WRT cartridge 212 is also provided in the form of a hollow fiber cartridge that allows blood flow through the lumen of the fibers, while the WRT dry air technology removes water transluminally from the blood. Water vapor is removed from the cartridge through a side port. A dry air source will be attached to one side port while the vacuum is pulled through the condenser which is in turn attached to the other side port. Both the UF cartridge and WRT cartridge can be provided in the form of an elongate housing defining a central axis; the housing containing a plurality of elongate hollow fibers each positioned within the housing substantially parallel to the central axis and defining an extrafilamentary space within the housing, each of the hollow fibers being formed of a material which allows molecular transport therethrough.
Generally, vacuum is used to pull gas through the WRT cartridge. Vacuum is limited in pressure magnitude, but eliminates the possibility of air entering the fluid space. Positive pressure gas can further increase airflow, and if used with hollow fibers without pores-increase flow, especially with no-pore fibers The cartridge generally further provides one or more fiber inlet ports and one or more fiber outlet ports, the ports communicating through the hollow fibers to define corresponding intraluminal fiber flow paths. The cartridge generally also provides one or more housing inlet and outlet ports, the housing ports communicating through the extraluminal space to define an extraluminal flow path, the extraluminal flow path being isolated from the intraluminal flow path such that a material in one path may enter the other path only by molecular transport through the material comprising the hollow fibers.
Those skilled in the art, given the present description, will appreciate the manner in which water vaporization can depend on several factors, including airflow velocity and temperature dependence. Water vapor pressure is directly dependant upon temperature. The key to removal of water with this method is to sweep the water vapor from the lumen of the semipermeable membrane by high velocity airflow.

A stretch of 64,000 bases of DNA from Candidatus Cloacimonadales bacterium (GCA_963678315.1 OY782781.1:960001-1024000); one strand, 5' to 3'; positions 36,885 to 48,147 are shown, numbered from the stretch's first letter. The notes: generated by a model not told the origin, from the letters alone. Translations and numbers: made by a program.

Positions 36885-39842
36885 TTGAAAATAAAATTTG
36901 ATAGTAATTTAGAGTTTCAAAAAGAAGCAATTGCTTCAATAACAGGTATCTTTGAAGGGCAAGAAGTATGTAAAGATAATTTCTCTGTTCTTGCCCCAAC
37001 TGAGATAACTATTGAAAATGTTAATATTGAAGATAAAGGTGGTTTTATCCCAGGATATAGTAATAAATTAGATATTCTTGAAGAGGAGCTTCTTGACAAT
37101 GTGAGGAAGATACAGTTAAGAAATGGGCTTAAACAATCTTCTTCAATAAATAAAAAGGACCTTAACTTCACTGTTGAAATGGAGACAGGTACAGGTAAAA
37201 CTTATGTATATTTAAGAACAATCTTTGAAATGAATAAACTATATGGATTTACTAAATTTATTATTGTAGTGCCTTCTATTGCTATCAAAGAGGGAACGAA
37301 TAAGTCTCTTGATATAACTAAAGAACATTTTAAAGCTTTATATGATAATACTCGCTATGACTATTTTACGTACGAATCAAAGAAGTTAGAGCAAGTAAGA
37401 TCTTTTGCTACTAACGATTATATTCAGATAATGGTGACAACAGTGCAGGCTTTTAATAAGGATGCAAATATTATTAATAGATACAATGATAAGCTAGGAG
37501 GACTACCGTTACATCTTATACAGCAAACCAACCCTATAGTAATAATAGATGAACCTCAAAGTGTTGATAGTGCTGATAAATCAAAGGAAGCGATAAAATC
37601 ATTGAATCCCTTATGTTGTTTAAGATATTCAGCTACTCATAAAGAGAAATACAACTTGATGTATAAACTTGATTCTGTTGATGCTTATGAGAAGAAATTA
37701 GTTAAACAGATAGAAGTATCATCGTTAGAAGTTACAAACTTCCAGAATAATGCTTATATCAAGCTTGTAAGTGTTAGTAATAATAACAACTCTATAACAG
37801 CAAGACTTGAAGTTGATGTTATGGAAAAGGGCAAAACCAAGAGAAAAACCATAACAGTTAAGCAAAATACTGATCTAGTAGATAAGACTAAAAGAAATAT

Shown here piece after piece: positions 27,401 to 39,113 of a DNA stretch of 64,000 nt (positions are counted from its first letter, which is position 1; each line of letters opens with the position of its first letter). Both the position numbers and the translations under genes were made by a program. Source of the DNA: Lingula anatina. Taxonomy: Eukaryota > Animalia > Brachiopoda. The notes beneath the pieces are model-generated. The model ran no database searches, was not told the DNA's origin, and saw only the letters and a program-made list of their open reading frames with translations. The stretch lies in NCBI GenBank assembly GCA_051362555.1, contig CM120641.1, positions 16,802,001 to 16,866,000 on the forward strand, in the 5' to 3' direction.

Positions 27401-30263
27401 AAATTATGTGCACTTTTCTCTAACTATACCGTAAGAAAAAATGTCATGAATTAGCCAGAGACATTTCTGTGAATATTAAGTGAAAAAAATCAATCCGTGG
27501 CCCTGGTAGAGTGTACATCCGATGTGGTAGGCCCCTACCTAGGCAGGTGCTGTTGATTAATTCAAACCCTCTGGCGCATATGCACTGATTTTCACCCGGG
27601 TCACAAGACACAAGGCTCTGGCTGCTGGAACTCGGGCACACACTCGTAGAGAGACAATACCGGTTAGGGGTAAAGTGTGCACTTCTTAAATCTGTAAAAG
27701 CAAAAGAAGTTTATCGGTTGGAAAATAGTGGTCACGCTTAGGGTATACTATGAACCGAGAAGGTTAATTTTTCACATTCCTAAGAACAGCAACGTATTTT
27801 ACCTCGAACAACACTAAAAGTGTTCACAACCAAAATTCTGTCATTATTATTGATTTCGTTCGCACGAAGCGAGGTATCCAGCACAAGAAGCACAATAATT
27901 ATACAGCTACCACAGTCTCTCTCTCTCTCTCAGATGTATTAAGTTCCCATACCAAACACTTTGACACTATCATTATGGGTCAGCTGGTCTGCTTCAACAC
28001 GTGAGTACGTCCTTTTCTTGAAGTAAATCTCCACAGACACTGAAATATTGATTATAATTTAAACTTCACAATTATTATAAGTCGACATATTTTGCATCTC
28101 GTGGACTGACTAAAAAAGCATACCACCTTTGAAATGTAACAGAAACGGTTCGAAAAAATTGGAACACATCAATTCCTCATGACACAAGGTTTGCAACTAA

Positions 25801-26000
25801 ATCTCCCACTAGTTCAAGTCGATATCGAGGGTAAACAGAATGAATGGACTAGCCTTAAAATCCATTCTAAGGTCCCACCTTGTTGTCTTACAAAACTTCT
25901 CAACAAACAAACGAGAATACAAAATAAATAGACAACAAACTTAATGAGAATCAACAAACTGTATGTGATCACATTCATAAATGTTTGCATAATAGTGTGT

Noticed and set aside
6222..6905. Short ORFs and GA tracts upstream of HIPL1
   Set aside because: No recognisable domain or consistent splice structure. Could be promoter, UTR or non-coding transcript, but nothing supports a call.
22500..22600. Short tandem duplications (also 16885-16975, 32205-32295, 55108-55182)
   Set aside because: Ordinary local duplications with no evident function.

Water vapor pressure at room temperature is 17 mmHg, while at body temperature it is 47 mmHg. Higher vapor pressure increases mass transport of water. The selection of hollow fiber material can depend upon the molecular species to be removed and/or to be retained. Typically selection is made of a suitable pore size corresponding to the size of the molecules, and particularly biomolecules, keeping in mind the manner in which molecular charge, shape, and other factors can play a role as well, under the particular conditions of use. Generally, water, salts, and/or proteins are targets for removal using a system of this invention, while cells and tissue segments are retained.
Those skilled in the art, given the present description, will appreciate the manner in which a variety of other system components and operating conditions can affect WRT system performance and operation.
With regard to water vaporization efficiency, for instance, it is desirable to obtain the maximum water transport across a per unit area of membrane to minimize cost, minimize blood prime volume and to minimize the amount of air flow, which together will tend to reduce the size of the air handling components as well as the operating costs. Those skilled in the art, given the present description, will appreciate the manner in which various elements can play a role in obtaining the highest water vaporization efficiency, including uniform fluid flow.
One means of improving water vaporization efficiency is to provide uniform air and blood fluid flow within the cartridge housing the membrane elements. Instances of a poor distribution create dead spots where water is not transported through the membrane and lowers the vaporization efficiency. Mass transfer using packed hollow fibers is very efficient, and optimal efficiency is achieved with uniform flow from across the length and cross sectional area of the cartridge. Fluid can be passed through the lumen and gas flowing externally, alternately, gas can be passed through the lumen of the hollow fibers and the fluid can be passed outside the hollow fiber but within the shell of the cartridge.
Improved water vaporization efficiency can also be achieved with low humidity air entering the cartridge, since this allows more water to become vapor up until air saturation is achieved. Means of lowering humidity include passing air through an evaporative condenser, desiccant, hollow fiber air dryer or through a mechanical resistor, or using a compressed gas source.